It goes without saying that hybrid cars are the future, but are they the most feasible option when it comes to vehicles?
The debate about electric vehicles and their positive aspect on the environment has been around for as long as one can remember. Automobile experts have even gone on to say that these vehicles can play an integral part in decreasing the usage of pricey imported fuel in Pakistan. It is high time we start looking at these technologies from the perspective of a consumer and how they can benefit from making the decision to purchase an electronic vehicle, which are being sold at sky-rocketing prices in the current market.
The term ‘electric’ is used to describe several kinds of automobiles that fall under this description. These include hybrids, plug-in hybrids as well as purely battery-operated vehicles. All of these come with a price premium over comparable Internal Combustion Engine (ICE) vehicles which is different for each one of these types. It is upto 20% in Hybrids, 30% in Plug-in hybrids because of their massive battery sizes and a whopping 40% in battery-electric/operated vehicles. Let’s take a look at the payback for Hybrids and Battery Electric Vehicles for the common customer in Pakistan.
Every car manufacturer makes varied claims about mileage and the level of fuel efficiency their vehicle provides, subject to tests that are run in particular conditions. This is why we must take into account real-time, actual fuel average which a customer experiences during their day-to-day usage of their vehicle with respect to flow of traffic and climatic conditions. It’s important for customers and policy-makers to understand the difference between “claimed vs actual” in order for them to make informed buying decisions when it comes to such an expensive purchase.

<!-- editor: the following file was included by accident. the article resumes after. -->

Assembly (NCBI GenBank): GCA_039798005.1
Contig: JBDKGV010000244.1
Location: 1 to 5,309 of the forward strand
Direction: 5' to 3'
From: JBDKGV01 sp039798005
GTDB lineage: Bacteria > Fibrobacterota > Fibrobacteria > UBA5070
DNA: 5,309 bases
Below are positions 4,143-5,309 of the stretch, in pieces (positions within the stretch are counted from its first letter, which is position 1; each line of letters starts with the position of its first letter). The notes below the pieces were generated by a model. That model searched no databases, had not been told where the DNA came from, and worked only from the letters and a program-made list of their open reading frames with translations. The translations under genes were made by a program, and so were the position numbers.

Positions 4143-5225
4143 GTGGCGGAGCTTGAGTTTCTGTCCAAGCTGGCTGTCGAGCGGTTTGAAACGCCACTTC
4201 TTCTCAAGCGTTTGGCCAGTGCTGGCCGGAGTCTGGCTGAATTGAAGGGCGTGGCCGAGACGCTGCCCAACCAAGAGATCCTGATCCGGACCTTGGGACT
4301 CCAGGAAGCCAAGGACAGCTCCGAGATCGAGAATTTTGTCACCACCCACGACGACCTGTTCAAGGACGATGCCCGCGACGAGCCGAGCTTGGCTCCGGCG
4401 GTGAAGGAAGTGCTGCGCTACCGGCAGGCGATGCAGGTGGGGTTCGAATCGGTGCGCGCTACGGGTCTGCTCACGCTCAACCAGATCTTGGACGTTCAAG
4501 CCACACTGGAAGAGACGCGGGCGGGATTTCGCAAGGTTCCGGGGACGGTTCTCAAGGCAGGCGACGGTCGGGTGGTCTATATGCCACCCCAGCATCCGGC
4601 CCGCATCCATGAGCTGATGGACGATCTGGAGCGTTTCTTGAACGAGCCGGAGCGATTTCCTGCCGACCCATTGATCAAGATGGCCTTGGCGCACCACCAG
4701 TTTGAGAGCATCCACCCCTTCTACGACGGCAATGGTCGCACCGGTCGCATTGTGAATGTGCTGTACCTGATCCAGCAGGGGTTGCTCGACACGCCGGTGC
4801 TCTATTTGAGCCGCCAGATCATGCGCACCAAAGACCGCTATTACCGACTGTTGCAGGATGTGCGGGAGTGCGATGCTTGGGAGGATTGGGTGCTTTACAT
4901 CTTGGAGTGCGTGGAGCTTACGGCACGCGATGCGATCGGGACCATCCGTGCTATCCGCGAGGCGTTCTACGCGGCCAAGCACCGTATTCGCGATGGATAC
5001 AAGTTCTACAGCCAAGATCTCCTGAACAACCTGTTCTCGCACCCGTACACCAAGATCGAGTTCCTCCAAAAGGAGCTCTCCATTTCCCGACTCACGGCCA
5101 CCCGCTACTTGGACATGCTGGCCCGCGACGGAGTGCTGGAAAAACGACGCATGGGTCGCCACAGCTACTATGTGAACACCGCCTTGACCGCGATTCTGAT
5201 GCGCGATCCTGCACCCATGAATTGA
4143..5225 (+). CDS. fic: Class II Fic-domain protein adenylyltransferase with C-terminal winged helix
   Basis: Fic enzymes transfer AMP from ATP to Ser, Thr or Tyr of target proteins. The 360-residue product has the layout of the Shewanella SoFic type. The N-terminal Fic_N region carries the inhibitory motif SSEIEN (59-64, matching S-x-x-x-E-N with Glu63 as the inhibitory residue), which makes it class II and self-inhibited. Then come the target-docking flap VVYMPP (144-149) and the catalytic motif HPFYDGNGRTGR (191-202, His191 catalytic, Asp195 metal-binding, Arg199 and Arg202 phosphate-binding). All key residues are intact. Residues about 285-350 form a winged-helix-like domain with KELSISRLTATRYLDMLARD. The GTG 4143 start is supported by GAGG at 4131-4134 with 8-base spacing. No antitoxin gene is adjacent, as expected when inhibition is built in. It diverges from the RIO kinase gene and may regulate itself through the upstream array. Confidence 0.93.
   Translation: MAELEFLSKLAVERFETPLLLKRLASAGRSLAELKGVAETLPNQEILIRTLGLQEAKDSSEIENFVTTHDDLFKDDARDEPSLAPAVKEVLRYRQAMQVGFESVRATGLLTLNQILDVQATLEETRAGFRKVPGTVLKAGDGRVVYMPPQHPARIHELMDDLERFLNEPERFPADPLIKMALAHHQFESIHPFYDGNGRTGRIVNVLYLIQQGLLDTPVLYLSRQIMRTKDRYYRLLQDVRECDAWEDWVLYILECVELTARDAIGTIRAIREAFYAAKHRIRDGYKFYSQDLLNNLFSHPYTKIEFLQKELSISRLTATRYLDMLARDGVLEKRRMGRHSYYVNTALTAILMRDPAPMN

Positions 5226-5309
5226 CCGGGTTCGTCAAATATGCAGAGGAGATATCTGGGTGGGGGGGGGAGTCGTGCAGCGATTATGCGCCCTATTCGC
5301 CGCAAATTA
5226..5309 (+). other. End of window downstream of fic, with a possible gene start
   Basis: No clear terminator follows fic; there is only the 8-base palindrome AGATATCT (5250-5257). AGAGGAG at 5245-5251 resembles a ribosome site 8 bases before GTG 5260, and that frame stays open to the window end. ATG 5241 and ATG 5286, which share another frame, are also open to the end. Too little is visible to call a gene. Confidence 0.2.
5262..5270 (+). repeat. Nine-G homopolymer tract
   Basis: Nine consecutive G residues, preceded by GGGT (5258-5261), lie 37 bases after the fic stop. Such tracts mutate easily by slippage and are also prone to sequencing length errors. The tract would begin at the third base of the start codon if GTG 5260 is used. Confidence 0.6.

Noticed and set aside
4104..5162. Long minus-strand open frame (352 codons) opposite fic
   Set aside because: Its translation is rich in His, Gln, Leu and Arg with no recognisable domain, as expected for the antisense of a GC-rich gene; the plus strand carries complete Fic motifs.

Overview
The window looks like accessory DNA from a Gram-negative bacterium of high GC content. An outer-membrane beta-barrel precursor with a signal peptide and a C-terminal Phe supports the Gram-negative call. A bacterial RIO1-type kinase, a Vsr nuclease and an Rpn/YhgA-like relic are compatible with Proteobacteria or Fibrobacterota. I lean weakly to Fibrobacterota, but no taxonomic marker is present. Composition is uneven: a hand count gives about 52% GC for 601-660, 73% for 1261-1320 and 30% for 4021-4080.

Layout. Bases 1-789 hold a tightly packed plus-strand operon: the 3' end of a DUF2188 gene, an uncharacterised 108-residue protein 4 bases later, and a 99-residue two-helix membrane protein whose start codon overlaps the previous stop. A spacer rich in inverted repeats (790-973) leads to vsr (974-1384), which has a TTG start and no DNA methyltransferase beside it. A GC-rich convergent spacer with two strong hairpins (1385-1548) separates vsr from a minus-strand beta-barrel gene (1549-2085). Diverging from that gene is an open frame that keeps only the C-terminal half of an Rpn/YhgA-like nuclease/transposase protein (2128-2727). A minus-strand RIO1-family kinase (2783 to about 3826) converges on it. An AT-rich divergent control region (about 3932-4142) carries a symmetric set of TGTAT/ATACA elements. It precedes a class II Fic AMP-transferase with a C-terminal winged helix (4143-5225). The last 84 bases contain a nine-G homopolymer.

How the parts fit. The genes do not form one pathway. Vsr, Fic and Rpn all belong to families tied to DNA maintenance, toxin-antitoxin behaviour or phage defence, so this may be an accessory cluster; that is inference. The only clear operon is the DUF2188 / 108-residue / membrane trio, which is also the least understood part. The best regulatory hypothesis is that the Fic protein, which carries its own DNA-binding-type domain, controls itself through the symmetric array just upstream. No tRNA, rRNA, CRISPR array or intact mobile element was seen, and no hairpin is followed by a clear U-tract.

It goes without saying that hybrid cars are the future, but are they the most feasible option when it comes to vehicles? Let’s find out. It is common knowledge that hybrid cars are equipped with a twin powered engine. The gasoline engine, which is the primary source of power, is drastically smaller as compared to what you get in cars that are powered by single engines. Even the electric motor is low power which means the combined power of both is often less than that of a gas-powered engine, making it suitable for city driving and not for speed and acceleration.
Perhaps, one of the most major drawbacks of purchasing a hybrid car is that it can put a massive dent in your wallet. With a price difference of $5000- $10000 more than a car that runs on petrol, hybrid cars are comparatively expensive. That’s not all. The maintenance cost of a hybrid car is itself a hassle. Because of the presence of a dual engine and continuous improvement in technology, it is difficult for mechanics to repair the car because they lack the expertise. To add further to the list of expenses, the battery replacement of a hybrid car is another costly decision to make.
Apart from the gasoline-powered engine, a hybrid car houses a lighter electric engine and a pack of powerful batteries which adds extra weight to the vehicle and leads to lower levels of fuel inefficiency. As a result, in an attempt to cut down weight, manufacturers downsize the motor and battery which means less support in the suspension and body.
Yes, it is ecologically friendly, but is it the most feasible decision you can make for yourself? Only time will tell.